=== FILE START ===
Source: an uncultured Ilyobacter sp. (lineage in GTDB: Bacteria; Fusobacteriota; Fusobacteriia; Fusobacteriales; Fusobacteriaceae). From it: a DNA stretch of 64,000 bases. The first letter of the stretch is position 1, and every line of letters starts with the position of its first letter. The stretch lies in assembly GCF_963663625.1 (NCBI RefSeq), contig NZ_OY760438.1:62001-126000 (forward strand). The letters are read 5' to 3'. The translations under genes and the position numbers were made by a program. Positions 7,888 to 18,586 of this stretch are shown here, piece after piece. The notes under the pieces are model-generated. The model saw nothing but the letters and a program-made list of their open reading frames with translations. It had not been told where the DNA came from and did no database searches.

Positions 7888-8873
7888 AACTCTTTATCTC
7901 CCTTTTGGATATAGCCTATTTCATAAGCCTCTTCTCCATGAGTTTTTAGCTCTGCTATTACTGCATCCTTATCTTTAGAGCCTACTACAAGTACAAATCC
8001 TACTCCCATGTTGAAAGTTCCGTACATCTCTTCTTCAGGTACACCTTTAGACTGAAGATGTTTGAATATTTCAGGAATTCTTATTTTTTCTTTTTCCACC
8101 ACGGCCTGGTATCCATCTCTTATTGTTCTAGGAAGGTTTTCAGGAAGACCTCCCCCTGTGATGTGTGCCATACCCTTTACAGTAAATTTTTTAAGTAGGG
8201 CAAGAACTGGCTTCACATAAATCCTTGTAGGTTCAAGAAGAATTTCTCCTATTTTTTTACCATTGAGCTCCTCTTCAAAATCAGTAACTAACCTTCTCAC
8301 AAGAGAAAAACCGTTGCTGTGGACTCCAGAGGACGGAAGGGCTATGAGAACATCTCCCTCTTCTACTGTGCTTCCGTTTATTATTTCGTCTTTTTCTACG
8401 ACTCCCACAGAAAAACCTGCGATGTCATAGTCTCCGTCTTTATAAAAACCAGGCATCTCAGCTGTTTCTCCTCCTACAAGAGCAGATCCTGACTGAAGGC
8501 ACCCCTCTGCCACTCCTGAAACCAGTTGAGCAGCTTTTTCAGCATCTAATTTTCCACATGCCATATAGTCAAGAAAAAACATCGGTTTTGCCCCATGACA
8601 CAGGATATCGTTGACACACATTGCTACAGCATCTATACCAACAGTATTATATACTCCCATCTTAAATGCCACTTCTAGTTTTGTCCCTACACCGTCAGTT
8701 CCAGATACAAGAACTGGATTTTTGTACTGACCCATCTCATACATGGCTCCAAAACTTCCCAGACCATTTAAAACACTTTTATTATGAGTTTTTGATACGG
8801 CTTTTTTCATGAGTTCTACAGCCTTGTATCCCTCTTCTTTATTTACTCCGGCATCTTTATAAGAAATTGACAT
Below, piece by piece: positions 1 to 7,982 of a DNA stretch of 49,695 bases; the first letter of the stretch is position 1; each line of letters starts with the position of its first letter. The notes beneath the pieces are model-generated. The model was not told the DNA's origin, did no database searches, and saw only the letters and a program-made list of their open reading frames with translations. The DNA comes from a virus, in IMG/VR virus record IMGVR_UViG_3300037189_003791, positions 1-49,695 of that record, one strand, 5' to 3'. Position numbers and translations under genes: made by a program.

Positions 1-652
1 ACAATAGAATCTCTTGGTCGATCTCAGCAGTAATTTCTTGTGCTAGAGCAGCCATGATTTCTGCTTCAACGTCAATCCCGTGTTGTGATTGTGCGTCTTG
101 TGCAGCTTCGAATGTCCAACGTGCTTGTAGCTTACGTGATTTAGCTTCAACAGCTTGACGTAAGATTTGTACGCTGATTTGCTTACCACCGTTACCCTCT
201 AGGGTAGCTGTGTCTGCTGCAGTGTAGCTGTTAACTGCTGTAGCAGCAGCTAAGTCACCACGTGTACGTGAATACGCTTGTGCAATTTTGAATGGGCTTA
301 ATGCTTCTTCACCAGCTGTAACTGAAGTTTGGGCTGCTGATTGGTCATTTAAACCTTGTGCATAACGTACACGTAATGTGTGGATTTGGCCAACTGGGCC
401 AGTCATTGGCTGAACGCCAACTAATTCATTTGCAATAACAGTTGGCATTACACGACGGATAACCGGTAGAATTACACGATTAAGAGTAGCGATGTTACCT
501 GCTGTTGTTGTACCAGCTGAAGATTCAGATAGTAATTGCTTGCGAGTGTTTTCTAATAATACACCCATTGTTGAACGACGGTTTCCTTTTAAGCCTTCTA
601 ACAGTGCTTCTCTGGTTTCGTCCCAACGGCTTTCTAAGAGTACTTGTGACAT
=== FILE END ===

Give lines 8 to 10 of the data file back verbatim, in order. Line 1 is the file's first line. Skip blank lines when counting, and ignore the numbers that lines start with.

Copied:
8301 AAGAGAAAAACCGTTGCTGTGGACTCCAGAGGACGGAAGGGCTATGAGAACATCTCCCTCTTCTACTGTGCTTCCGTTTATTATTTCGTCTTTTTCTACG
8401 ACTCCCACAGAAAAACCTGCGATGTCATAGTCTCCGTCTTTATAAAAACCAGGCATCTCAGCTGTTTCTCCTCCTACAAGAGCAGATCCTGACTGAAGGC
8501 ACCCCTCTGCCACTCCTGAAACCAGTTGAGCAGCTTTTTCAGCATCTAATTTTCCACATGCCATATAGTCAAGAAAAAACATCGGTTTTGCCCCATGACA